Support the CA Act to Save Lives

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The other day my mom confronted the police. She questioned why they were detaining a young Latino for no reason, according to her. Not that my mom knew something about the young man that the cops did not know; she had never seen him. But she tends to think about the best in people. The fact that she suffers from Alzheimer’s disease also explains her courage and lack of fear in giving her opinion to the officers. By her side, I had to navigate carefully to distract and pacify my mother so that the situation did not continue to grow in intensity.

Policeman arresting man accused of being criminal

I explained to the officers in English that my mother suffered from Alzheimer’s disease; she only speaks Spanish. And after I failed to try to guide her to the car (she got more angry), I told her we had to leave because I was going to be late for work. That encouraged her and she quickly turned around, completely forgetting about the situation with the police. I thanked God that I could calm the situation, especially because I know that not all police officers are trained to interact with people with mental illness.

Today, we are more sensitive to deaths caused by the police, as we should be. However, many times in the press these episodes are covered as isolated cases, focusing on the conflict between activists, almost always African-Americans, who seek more transparency about the incident and the police who follow their research protocols. What is not reported is how those protocols are not written in order to safeguard the lives of the community. If we can all agree that the police should never take a human life when they have alternatives, it is important to know that this is not the current practice in California. Nowadays police officers can use lethal force even when they have other options. That is why community advocates are promoting a new bill, AB 392, the California Act to Save Lives, so that those protocols are consistent with our social values.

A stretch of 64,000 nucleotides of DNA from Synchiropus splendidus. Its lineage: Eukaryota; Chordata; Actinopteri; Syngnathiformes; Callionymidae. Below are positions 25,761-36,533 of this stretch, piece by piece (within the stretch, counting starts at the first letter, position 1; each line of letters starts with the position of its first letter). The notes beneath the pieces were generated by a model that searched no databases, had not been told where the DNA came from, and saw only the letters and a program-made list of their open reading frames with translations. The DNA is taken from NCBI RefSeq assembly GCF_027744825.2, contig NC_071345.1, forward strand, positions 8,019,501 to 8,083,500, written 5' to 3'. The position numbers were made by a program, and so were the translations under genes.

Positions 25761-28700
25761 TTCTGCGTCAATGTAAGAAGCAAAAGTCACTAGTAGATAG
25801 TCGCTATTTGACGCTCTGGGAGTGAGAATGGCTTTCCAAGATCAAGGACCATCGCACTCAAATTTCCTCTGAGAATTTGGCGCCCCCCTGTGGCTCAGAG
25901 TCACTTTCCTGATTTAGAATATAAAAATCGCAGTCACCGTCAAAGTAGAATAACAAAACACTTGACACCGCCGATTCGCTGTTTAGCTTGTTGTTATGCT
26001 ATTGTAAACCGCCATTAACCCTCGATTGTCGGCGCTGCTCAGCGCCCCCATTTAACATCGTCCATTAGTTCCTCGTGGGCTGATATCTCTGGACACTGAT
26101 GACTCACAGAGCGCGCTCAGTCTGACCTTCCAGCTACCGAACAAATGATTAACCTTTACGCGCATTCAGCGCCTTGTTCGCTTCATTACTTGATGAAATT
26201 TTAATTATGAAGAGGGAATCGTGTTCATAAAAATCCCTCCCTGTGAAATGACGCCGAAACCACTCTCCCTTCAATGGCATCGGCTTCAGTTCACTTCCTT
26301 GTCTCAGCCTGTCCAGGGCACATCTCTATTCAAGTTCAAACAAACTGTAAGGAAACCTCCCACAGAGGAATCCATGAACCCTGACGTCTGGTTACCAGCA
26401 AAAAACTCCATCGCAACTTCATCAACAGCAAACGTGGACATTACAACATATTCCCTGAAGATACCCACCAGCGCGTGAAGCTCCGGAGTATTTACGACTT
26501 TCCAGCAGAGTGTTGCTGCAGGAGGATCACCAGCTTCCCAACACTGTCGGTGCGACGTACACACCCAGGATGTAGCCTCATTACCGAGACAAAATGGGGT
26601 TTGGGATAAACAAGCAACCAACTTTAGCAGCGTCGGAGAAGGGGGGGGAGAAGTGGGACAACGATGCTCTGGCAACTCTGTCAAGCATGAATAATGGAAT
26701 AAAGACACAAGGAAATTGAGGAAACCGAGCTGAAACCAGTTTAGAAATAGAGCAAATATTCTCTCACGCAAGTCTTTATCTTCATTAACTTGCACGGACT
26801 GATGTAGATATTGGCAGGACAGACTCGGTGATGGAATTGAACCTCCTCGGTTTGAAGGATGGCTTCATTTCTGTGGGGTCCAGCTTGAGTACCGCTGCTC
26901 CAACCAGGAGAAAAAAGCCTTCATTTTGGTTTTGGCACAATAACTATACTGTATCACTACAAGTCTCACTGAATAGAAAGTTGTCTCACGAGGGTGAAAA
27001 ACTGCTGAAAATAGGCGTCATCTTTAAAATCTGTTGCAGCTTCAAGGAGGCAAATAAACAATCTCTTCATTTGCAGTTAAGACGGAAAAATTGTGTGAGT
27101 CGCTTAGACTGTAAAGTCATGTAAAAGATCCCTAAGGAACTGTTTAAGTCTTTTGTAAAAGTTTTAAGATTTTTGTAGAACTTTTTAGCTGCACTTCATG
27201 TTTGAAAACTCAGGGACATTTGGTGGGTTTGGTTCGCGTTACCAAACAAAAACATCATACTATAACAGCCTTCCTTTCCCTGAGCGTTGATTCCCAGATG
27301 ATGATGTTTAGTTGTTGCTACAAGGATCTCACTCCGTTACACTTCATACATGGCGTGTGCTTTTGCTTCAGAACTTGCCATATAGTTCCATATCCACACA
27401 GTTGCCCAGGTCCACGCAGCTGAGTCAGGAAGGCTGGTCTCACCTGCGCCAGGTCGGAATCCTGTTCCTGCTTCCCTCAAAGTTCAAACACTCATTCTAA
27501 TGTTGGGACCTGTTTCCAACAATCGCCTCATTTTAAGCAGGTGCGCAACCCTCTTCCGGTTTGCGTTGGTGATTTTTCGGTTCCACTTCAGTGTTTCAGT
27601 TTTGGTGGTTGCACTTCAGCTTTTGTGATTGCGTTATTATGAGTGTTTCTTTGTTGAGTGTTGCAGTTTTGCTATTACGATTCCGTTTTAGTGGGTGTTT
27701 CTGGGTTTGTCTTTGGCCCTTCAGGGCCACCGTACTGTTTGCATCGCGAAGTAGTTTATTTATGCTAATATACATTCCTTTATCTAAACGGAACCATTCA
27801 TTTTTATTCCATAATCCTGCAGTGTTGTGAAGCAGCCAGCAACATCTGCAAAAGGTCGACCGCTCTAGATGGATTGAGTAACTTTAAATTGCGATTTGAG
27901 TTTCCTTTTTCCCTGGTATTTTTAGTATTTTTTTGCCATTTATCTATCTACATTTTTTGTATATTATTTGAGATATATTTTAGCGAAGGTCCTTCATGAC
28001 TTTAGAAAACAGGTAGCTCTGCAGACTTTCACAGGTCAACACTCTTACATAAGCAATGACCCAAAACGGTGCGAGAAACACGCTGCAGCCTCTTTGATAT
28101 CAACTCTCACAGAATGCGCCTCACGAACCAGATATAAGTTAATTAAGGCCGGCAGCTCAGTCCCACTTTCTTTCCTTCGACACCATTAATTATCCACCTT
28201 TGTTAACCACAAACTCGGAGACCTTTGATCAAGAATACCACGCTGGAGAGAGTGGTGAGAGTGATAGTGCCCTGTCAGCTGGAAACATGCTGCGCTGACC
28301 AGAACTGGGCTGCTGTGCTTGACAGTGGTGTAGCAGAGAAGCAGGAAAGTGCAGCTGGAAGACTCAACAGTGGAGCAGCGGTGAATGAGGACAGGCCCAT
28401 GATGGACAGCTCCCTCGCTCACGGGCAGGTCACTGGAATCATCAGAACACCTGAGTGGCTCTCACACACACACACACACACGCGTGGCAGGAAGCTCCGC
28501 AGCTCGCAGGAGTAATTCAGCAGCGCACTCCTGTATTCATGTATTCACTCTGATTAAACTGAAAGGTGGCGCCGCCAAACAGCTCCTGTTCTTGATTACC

The statistics on violence at the hands of the police are alarming. In 2017, officers killed 172 people in California, half of whom did not carry weapons. Of those 172 people, almost 50% were Latino. California police killed people at a rate 37% higher than the national average per capita. And the police kill more people in California than in any other state. Across the country, almost half of the people killed by the police have a disability or mental illness.

I had known some of these statistics and that’s why I was unnerved when we found the police in front of our car at the restaurant. It is true that officers need better training but they also need clear protocols that indicate that they can only use lethal force when there is no reasonable alternative. When the police use tactics to stop situations and reduce tensions, it saves lives in the community and also increases the security of the officers. Find the ACLU webpage on AB 392 to support this effort and save lives.

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